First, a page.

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How often do you use an emoji? And which is your favourite?

Soon you’ll have more to choose from, as this year sees the release of 230 new emojis including a guide dog, a flamingo and an oyster, boosting the number of mini pictograms to more than 3,000.

Defined as “a small digital image or icon used to express an idea or emotion,” the tiny pictures used as a shorthand method of communicating, have become part and parcel of everyday life.

Emoji explosion

Suddenly, it seems, emojis are everywhere, starring in their own animated movie and being celebrated on “World Emoji Day” each July. Oxford Dictionaries named the most popular emoji of 2015 – “face with tears of joy” – as “Word” of the Year for best reflecting “the ethos, mood, and preoccupations” of the time.

“Face with tears of joy” remains the most popular emoji used on Twitter, according to emojitracker, followed by “smirking face” and “flushed face”. On Instagram, the heart is the most popular icon.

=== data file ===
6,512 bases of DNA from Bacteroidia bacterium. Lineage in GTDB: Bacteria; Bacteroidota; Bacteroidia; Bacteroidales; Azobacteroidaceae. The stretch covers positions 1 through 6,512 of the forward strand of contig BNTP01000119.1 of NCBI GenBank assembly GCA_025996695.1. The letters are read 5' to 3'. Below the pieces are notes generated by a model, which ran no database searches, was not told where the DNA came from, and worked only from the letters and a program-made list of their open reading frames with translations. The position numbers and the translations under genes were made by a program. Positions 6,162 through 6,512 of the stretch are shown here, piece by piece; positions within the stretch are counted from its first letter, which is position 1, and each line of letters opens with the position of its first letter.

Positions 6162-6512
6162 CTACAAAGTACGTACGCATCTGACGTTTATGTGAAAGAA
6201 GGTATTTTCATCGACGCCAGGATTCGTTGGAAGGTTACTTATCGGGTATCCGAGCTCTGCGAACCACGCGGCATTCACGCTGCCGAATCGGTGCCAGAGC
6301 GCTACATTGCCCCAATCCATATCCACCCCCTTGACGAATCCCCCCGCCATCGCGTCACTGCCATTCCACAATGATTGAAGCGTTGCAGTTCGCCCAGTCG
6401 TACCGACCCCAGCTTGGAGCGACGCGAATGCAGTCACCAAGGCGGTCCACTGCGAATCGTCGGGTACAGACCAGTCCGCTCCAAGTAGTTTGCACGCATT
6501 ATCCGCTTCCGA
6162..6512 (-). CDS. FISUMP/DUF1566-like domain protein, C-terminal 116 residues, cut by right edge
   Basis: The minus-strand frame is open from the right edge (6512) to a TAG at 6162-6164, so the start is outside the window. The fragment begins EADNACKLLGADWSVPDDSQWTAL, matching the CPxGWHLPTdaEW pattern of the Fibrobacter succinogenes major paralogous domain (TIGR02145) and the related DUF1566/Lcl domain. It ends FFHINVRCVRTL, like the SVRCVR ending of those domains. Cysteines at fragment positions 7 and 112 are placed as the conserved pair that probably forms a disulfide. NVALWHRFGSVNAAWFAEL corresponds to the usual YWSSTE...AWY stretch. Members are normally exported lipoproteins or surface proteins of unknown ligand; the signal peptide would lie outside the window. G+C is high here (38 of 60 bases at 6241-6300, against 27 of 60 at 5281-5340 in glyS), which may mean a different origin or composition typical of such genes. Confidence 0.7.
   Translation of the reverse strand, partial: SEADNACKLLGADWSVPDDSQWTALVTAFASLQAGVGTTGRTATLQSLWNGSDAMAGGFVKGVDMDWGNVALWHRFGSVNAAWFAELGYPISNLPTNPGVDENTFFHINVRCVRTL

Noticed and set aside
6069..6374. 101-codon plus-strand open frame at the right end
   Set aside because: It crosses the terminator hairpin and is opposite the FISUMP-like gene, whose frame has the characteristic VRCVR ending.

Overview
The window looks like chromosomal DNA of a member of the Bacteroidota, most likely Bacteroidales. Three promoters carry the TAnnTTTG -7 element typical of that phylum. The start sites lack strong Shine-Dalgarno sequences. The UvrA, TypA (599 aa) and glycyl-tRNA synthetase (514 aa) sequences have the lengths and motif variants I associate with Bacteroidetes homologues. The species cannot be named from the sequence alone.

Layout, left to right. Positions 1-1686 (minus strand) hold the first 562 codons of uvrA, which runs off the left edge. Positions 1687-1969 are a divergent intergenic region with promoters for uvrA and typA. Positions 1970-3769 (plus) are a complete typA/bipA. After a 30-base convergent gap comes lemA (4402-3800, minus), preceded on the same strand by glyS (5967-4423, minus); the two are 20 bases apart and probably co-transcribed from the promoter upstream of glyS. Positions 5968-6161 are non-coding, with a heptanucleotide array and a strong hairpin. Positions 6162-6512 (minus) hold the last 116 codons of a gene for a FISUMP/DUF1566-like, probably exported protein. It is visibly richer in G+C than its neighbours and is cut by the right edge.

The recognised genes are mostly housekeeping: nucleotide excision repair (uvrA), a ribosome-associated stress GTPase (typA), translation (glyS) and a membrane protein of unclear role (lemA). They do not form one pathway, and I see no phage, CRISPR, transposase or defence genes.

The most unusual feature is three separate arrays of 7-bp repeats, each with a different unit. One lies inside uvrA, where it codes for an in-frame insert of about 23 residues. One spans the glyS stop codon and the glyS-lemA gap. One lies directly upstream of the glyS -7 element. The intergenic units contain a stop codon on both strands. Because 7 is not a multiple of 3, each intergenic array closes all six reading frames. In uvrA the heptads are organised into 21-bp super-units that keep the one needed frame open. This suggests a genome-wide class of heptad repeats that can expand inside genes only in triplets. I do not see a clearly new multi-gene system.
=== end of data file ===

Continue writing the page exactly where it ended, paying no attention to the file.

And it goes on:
Unicode Consortium, the body responsible for deciding which emojis make it onto our phones, dates the first 76 emojis back to 2005, including the smiling face, the heart and the victory hand sign. 2010 was a bumper year, with more than 1,000 added, including the ever-popular face with tears of joy, and since then they’ve grown in number and popularity each year.

Also new for 2019 is an update of the “people holding hands” icon to represent mixed race couples. That follows the introduction of different skin tones in 2015.

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Such moves illustrate how widespread emoji use has become. Once favoured by texting teenagers, now they’re the preserve of politicians, celebrities and big-name brands – used to communicate nuanced messages and to cross language barriers.

Even so, their comprehensive adoption has thrown up some unlikely stumbling blocks. Senior lawyers in the UK have urged judges to learn how to interpret the picture messages as emojis increasingly appear in criminal, family and employment law hearings, according to the Times. In the US, emoji scrutiny in court has become commonplace.

Having to account for your emojis in front of a judge seems a long way from sending a friend a witty coded message. But as the pictures continue to grow in popularity, and their range expands, what they represent, who uses them and why, looks set to become a hotter topic.

This article was originally published in the World Economic Reform.

Also read: How the use of emoji on Islamophobic Facebook pages amplifies racism


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